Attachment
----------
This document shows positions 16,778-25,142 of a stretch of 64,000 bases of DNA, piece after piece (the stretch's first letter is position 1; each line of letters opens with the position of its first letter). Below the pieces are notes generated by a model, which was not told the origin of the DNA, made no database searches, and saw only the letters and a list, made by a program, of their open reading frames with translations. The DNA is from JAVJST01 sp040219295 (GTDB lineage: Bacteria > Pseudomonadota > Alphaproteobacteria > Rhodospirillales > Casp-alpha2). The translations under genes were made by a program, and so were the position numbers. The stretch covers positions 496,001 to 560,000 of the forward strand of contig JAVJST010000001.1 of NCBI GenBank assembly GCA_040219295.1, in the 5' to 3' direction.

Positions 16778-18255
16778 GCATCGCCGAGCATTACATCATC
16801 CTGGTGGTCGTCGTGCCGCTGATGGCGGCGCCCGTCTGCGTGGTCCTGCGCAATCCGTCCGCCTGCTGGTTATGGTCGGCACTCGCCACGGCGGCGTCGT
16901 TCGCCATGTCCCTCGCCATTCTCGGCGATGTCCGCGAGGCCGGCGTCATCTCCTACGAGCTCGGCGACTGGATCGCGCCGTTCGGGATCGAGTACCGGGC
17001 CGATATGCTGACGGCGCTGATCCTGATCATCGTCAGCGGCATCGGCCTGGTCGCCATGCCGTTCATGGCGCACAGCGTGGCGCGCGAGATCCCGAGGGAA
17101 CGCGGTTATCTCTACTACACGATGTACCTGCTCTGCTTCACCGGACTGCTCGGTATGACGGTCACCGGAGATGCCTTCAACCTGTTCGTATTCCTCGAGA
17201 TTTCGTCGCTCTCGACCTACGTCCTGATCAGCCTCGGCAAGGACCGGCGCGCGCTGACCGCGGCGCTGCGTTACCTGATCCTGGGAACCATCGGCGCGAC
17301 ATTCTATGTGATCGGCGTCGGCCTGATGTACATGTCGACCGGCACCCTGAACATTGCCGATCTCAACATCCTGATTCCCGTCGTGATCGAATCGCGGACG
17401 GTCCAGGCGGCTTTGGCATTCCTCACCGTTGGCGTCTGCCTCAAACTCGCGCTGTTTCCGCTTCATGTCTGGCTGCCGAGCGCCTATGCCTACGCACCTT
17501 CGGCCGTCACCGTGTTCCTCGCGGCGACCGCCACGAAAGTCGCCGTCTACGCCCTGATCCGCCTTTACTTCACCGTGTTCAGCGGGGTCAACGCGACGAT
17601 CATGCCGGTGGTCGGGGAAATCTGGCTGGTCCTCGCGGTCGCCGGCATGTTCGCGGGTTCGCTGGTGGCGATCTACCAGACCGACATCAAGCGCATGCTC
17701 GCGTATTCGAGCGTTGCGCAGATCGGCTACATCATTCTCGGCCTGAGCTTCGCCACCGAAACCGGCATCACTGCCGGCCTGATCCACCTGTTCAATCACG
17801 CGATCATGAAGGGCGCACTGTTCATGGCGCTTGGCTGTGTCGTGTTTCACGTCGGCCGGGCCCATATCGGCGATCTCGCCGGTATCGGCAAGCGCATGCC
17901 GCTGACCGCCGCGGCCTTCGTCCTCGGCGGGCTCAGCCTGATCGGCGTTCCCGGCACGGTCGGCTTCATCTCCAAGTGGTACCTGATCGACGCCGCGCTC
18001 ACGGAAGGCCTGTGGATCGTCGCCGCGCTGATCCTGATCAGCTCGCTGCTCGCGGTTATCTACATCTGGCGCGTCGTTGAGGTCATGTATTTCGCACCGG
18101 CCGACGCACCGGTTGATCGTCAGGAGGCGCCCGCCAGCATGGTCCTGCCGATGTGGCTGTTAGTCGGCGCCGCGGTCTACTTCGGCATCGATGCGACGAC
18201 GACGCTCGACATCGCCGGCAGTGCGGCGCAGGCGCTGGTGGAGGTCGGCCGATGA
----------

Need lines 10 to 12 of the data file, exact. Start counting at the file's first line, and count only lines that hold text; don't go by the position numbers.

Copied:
17401 GTCCAGGCGGCTTTGGCATTCCTCACCGTTGGCGTCTGCCTCAAACTCGCGCTGTTTCCGCTTCATGTCTGGCTGCCGAGCGCCTATGCCTACGCACCTT
17501 CGGCCGTCACCGTGTTCCTCGCGGCGACCGCCACGAAAGTCGCCGTCTACGCCCTGATCCGCCTTTACTTCACCGTGTTCAGCGGGGTCAACGCGACGAT
17601 CATGCCGGTGGTCGGGGAAATCTGGCTGGTCCTCGCGGTCGCCGGCATGTTCGCGGGTTCGCTGGTGGCGATCTACCAGACCGACATCAAGCGCATGCTC